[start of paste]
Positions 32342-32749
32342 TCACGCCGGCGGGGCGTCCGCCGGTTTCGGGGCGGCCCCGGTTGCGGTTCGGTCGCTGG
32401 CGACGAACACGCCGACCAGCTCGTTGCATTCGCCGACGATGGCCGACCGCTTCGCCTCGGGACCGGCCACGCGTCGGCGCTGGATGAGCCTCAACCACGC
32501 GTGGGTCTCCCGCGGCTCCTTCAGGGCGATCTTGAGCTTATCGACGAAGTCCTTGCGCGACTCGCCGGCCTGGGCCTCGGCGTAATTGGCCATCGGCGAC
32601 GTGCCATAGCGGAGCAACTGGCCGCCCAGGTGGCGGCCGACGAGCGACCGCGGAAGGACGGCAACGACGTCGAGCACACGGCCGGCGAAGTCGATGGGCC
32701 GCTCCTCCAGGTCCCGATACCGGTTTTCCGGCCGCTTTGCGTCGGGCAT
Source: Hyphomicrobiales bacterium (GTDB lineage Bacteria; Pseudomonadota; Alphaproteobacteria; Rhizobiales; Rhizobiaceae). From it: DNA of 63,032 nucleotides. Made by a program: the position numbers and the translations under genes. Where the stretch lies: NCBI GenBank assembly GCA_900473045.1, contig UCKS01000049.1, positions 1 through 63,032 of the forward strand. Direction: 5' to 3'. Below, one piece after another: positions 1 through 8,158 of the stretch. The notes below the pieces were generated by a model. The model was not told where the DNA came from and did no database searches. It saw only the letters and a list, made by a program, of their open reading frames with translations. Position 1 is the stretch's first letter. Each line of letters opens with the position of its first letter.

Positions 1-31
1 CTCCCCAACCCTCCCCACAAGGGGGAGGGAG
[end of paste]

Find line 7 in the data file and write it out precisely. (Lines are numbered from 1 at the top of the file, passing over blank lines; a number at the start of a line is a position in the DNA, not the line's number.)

Source: Hyphomicrobiales bacterium (GTDB lineage Bacteria; Pseudomonadota; Alphaproteobacteria; Rhizobiales; Rhizobiaceae). From it: DNA of 63,032 nucleotides. Made by a program: the position numbers and the translations under genes. Where the stretch lies: NCBI GenBank assembly GCA_900473045.1, contig UCKS01000049.1, positions 1 through 63,032 of the forward strand. Direction: 5' to 3'. Below, one piece after another: positions 1 through 8,158 of the stretch. The notes below the pieces were generated by a model. The model was not told where the DNA came from and did no database searches. It saw only the letters and a list, made by a program, of their open reading frames with translations. Position 1 is the stretch's first letter. Each line of letters opens with the position of its first letter.